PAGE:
discovery-of-genetic-material

Who discovered that DNA is the Genetic Material?

The discovery that genetic information is coded along the length of DNA was one of the major achievements of science in the 20th century. This polymeric molecule, DNA, is the chemical basis of heredity and is the fundamental units of genetic information.

Early works:

In 1869, Johann Friedrich Miescher, a young Swiss medical student, discovered an acidic substance that he isolated from pus cells obtained from bandages used to dress humans. He found it in the form of a mixture of compounds in the nucleus of the cell and named it “Nuclein”. The nature of Nuclein was unusual as it contained large amounts of both nitrogen and phosphorous and at that time these two elements were known to coexist only in certain types of fats.

Even though the discovery of Nuclein by Meischer took quite early but the discovery of DNA as genetic material took very long to be discovered and proven.

By 1926, the quest to determine the mechanism for genetic material had reached the molecular level. In addition to this, different discoveries and findings by the scientists further narrowed the search for the genetic material to the chromosome located in the nucleus of most cells. But the key genetic molecule was still not found.

Griffith’s Experiment: Transforming Principle:

In 1928 English microbiologist, Fredrick Griffith found that nonpathogenic mutants of Streptococcus pneumoniae could be transformed into pathogenic forms by changing their physical forms.
This miraculous transformation was accomplished through following steps:

1. He injected mice with a mixture of heat-killed S strain (pathogenic) and live R strain (non-pathogenic) pneumococci. The mice died, and live S strain pneumococci were recovered from their blood.
2. But, when either only live R strain (non-pathogenic) were injected or heat-killed S strain alone were injected, the mice lived.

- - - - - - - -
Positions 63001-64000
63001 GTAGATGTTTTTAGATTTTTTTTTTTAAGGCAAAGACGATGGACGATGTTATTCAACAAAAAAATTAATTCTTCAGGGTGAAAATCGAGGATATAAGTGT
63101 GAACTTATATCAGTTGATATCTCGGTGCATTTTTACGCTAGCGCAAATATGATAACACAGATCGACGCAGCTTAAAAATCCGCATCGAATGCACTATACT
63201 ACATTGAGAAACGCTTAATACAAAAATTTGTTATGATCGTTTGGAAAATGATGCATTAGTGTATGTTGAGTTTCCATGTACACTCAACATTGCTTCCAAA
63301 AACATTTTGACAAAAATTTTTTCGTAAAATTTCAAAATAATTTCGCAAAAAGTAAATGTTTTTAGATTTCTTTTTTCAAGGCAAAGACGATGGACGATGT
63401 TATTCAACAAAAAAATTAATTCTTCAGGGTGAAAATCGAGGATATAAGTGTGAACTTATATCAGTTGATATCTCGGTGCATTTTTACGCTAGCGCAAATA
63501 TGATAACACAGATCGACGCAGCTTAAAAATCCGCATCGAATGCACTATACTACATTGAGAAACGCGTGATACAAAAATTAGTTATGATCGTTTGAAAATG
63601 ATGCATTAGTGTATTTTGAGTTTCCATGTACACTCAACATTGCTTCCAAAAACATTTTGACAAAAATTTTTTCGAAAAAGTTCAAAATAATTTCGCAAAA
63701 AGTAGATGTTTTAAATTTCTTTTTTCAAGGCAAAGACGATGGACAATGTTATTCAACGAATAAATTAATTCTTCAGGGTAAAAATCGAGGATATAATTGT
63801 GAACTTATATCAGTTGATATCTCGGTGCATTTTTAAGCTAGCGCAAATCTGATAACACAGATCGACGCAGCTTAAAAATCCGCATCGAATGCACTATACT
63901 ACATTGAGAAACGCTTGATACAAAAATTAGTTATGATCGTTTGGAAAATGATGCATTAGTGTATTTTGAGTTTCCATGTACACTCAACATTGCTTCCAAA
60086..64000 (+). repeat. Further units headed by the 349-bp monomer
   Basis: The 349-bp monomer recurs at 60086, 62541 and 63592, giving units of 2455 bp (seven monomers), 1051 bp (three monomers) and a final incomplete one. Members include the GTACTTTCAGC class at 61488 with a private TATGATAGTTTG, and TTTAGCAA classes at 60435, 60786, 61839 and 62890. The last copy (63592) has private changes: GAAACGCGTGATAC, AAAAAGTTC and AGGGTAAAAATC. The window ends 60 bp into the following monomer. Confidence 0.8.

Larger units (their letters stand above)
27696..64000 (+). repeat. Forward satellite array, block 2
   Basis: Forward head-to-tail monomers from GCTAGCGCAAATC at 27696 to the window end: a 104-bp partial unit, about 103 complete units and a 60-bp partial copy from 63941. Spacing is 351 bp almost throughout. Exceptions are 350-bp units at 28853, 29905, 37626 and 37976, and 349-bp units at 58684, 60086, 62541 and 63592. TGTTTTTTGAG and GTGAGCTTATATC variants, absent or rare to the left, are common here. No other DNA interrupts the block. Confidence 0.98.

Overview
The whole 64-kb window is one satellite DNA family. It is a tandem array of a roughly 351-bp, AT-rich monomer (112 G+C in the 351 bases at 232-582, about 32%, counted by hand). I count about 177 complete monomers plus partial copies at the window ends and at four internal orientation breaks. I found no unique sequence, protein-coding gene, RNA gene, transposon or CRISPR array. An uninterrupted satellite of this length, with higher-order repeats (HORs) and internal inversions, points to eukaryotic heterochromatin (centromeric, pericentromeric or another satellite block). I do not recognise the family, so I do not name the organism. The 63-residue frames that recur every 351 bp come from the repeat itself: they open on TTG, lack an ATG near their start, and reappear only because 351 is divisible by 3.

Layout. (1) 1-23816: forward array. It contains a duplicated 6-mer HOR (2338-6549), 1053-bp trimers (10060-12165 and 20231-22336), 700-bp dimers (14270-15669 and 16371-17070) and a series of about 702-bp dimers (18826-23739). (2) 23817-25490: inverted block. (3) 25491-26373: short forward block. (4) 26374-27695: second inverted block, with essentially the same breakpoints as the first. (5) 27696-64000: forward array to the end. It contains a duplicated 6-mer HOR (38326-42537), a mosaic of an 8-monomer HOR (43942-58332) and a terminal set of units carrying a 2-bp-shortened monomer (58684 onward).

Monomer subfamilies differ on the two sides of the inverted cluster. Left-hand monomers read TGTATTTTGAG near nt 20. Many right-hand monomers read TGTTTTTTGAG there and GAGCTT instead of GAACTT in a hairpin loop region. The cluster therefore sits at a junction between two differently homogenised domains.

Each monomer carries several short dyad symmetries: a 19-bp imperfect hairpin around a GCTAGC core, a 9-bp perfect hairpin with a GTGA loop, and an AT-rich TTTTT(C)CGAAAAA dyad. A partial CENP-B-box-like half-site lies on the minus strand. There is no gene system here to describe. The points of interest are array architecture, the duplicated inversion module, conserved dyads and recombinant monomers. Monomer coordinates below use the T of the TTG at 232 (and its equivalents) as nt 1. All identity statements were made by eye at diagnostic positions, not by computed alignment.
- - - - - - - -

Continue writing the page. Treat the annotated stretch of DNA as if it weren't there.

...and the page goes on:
He concluded that some “transforming principle” was transferred from heat-killed S strain to the non-virulent R strain, which enabled them to become virulent. This must be due to the transfer of genetic material.

In 1931, Richard Sia and Martin Dawson performed the same experiment in vitro, showing the mice played no role in the transformation process.

Evidence for DNA as the genetic material:

For a very long time after the discovery of Nuclein, it was thought that the proteins carried the genetic information and nucleic acids were having only structural functions. But somehow the search for the chemical identity of the transforming principle reached its climax in 1944.

The Journey of Genetic Material from Nuclein to DNA. (image source-pixabay.com)

In 1944, Oswald Avery, Colin Macleod and Maclyn McCarty provided the first solid evidence of DNA as the genetic material in their work on the transforming principle found in Griffith’s experiment.

Their evidence was supported by the following key observations:

  1. The transformation carried out by heat-killed S strain bacteria was inhibited, when the highly purified extract of that strain was subjected to the activity of Pancreatic Deoxyribonuclease (DNases).
  2. They also found that Protein-digesting enzymes (proteases) and RNA-digesting enzymes (RNases) did not affect transformation, so they were not involved in Griffith experiment.

Hence, they concluded that DNA is the genetic material and caused the transformation from heat-killed virulent bacteria to the live non-virulent bacteria.

Hershey-Chase Experiment:

The second proof that DNA is genetic material was provided in 1952 by the experiments of Alfred Hershey and Martha Chase. They worked with bacteriophage T2, a virus that infects the bacterium Escherichia coli. The T2 phage consists of a DNA core that is surrounded by a protein coat.
They labelled the nucleic acid part of the T2 phage with radioactive phosphorus and protein coat with radioactive sulphur. After infecting E. coli cells with labelled T2 phage, they were able to show the radioactive phosphorus remained in the cells, whereas the radioactive sulphur was largely lost. This showed that proteins did not enter the E.coli from T2 phage. Therefore, DNA was the genetic material that passed from T2 phage to E. coli.

It is now clear that debate between Proteins versus DNA as the genetic material was unequivocally resolved from a Hershey-Chase experiment.

This way the journey of genetic material from Nuclein to DNA came to an end and it became an established fact that it is DNA that acts as genetic material.

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